Fischer warns Bibi to cooperate

Stella Korin-Lieber

The Bank of Israel's target of "Strengthening of the role of the Governor as advisor to the government on economic issues," is a veiled warning.

"Strengthening of the role of the Governor as advisor to the government on economic issues," says the highly significant and bold sentence, modestly tucked away in the Bank of Israel 2013 work plan and budget, which was published today. This is one of the nine main goals among "the Bank’s main targets for the coming years as determined by management." This one unclear target was among a range of technical targets dealing with upgrading, promoting reforms, development, issuing currency and implementation.

This short line is in fact an email message sent directly from Governor of the Bank of Israel Stanley Fischer to just one man - the next Prime Minister, probably Benjamin Netanyahu. This line, sharply formulated but polite and restrained as is Fischer's way conceals a clear and immediate warning, and even a threat. It says watch out the next prime minister in case you've forgotten: Israel has a central bank governor who is also a senior economic advisor to the government. It is worth listening to him because if you don't he will operate independently within the legal and traditional infrastructure at his disposal to "strengthen" his position. He will do this and say exactly what he thinks and if necessary go above the head of the next prime minister.

In other words, if the Prime Minister and the Bank of Israel Governor continue to work on two parallel tracks as has happened over the past few months, and if the next Prime Minister does not listen and work for the real needs of the economy as formulated by the senior economic advisor - then the Governor will feel free to voice his opinions and warnings directly to the public, which has trusted him for years as the "responsible adult" of the Israeli economy.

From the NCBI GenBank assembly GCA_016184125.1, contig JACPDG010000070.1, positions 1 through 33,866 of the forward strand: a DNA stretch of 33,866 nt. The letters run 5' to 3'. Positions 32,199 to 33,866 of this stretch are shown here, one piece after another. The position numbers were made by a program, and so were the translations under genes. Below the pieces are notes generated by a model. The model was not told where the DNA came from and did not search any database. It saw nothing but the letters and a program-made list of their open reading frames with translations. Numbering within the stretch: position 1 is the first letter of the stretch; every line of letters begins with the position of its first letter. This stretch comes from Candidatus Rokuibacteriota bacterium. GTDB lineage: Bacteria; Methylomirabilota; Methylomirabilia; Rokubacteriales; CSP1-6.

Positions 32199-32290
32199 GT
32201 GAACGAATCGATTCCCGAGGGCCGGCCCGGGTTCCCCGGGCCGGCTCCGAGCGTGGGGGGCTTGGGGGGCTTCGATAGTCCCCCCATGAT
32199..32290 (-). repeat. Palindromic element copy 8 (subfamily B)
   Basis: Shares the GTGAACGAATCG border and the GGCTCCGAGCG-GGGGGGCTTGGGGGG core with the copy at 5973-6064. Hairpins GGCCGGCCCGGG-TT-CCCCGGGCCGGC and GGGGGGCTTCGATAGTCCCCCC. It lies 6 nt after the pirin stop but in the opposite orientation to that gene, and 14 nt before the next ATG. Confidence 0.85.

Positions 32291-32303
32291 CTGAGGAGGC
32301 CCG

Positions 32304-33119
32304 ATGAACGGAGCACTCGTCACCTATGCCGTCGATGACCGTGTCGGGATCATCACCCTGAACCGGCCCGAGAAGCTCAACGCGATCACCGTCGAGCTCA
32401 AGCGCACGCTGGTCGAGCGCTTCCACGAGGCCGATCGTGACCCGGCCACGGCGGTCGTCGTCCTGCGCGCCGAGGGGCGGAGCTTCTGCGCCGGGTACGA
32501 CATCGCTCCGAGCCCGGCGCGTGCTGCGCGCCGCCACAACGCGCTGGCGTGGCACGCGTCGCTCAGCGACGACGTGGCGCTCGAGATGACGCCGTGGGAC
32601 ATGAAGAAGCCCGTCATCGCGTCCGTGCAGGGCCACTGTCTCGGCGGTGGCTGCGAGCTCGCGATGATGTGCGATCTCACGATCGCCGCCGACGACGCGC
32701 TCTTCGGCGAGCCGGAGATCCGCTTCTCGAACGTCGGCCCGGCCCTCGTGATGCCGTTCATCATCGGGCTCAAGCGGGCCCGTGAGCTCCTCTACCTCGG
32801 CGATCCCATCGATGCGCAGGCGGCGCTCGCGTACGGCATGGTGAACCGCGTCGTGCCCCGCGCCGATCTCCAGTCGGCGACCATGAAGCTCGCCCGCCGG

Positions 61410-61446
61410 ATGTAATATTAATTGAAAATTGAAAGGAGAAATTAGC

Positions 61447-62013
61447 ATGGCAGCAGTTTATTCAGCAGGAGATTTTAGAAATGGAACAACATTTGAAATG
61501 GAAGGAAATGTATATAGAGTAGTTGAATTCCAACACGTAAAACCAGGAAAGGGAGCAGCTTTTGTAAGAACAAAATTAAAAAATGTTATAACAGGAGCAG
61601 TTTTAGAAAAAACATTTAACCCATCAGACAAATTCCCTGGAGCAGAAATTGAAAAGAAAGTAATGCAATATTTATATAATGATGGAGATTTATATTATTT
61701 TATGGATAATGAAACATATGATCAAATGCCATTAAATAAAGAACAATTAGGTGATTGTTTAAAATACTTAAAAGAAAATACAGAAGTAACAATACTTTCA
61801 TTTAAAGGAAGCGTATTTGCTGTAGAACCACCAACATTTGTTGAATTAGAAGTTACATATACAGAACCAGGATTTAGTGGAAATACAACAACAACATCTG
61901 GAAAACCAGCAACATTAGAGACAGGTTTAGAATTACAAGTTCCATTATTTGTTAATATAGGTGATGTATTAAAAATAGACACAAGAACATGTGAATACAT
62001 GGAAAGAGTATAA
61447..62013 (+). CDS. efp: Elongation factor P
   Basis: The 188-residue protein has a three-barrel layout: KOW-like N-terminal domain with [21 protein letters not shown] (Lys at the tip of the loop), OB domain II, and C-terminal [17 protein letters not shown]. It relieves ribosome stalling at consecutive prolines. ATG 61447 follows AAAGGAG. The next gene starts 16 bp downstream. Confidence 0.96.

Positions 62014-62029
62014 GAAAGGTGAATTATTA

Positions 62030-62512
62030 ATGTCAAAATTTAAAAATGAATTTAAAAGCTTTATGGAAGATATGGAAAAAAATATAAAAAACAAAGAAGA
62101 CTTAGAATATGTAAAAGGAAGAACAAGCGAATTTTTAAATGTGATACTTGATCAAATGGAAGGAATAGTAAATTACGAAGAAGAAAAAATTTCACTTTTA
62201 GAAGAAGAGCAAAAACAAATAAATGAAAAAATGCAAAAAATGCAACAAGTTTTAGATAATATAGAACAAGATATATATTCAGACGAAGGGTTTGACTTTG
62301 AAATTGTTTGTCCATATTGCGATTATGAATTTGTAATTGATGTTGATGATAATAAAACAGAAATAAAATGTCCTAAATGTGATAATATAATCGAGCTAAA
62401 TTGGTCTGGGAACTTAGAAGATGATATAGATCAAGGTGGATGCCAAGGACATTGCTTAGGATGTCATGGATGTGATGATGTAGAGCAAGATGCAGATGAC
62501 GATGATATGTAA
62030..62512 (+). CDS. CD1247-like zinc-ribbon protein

The "target" of strengthening the standing of the Governor was published after the announcement of the Bank of Israel about cutting the interest rate and a murky growth forecast for the coming year. The new "target" was published close to the words that Fischer said this morning to the Knesset Finance Committee. "We will have to deal with the budget after the elections and it won't be easy. The government may need to raise taxes. According to expenditure restrictions we will be about NIS 15 billion above the real rise of the permitted budget."

Fischer is concerned about the present situation and even more about what will happen in the coming months. He is concerned about the politicians ignoring the signs of a slowdown in the Israeli and the global economy and the abundance of false money that the government is throwing into the economy. He is even more worried about what will happen after the elections. The need for the next Prime Minister to put together a coalition will result in surrender to blackmail by parties and new commitments worth billions will be added the billions in commitments already made.

The Governor is concerned about the continued ignoring of an economy that is galloping into recession. The deficit is growing, revenues are falling, expenditures are rising, and real estate prices continue to rise because of a lack of supply.

The near future, the gifts, the generous concessions to future coalition members may bring the economy into a tailspin. The party is over. Even if there are signs that the US economy is more stable the global crisis is not about to end and its impact on the Israeli economy is becoming more severe. This government is too busy to notice this and this will result in Israel having to cope with its very own fiscal cliff.

So the Bank of Israel this morning sent a printed message to the next Prime Minister: call Fischer sit with him again and seek his counsel. Seriously. It's better that we work together than each one of us separately. Otherwise he will work to strengthen his role, and that won't be pleasant.

Published by Globes [online], Israel business news - - on December 25, 2012

© Copyright of Globes Publisher Itonut (1983) Ltd. 2012

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